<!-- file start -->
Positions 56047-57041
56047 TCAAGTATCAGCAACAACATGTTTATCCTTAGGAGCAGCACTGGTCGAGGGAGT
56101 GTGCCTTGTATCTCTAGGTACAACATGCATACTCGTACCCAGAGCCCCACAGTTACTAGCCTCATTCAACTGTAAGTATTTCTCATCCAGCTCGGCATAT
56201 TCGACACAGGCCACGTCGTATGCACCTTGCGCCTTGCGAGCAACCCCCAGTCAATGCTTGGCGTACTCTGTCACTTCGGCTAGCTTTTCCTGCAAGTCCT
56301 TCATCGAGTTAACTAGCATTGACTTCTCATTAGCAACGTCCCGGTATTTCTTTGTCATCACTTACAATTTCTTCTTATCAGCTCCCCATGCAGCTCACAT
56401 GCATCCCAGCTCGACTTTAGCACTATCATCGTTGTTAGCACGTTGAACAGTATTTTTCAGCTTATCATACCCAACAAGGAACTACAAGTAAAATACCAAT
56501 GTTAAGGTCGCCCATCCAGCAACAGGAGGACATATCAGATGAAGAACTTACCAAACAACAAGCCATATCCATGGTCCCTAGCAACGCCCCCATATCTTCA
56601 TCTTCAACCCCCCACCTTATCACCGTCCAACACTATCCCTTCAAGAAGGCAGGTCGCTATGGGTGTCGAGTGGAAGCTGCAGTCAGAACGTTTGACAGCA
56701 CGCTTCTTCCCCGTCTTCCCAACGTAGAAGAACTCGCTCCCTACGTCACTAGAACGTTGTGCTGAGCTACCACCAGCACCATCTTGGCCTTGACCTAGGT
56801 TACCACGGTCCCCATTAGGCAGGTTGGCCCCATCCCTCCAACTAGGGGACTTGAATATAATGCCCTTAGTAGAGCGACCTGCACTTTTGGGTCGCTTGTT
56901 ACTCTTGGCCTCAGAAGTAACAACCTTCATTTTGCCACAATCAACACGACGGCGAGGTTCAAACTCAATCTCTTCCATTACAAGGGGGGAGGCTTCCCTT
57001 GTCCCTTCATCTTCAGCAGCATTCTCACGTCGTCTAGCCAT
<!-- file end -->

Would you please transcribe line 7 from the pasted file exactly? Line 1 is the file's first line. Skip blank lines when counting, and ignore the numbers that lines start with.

56501 GTTAAGGTCGCCCATCCAGCAACAGGAGGACATATCAGATGAAGAACTTACCAAACAACAAGCCATATCCATGGTCCCTAGCAACGCCCCCATATCTTCA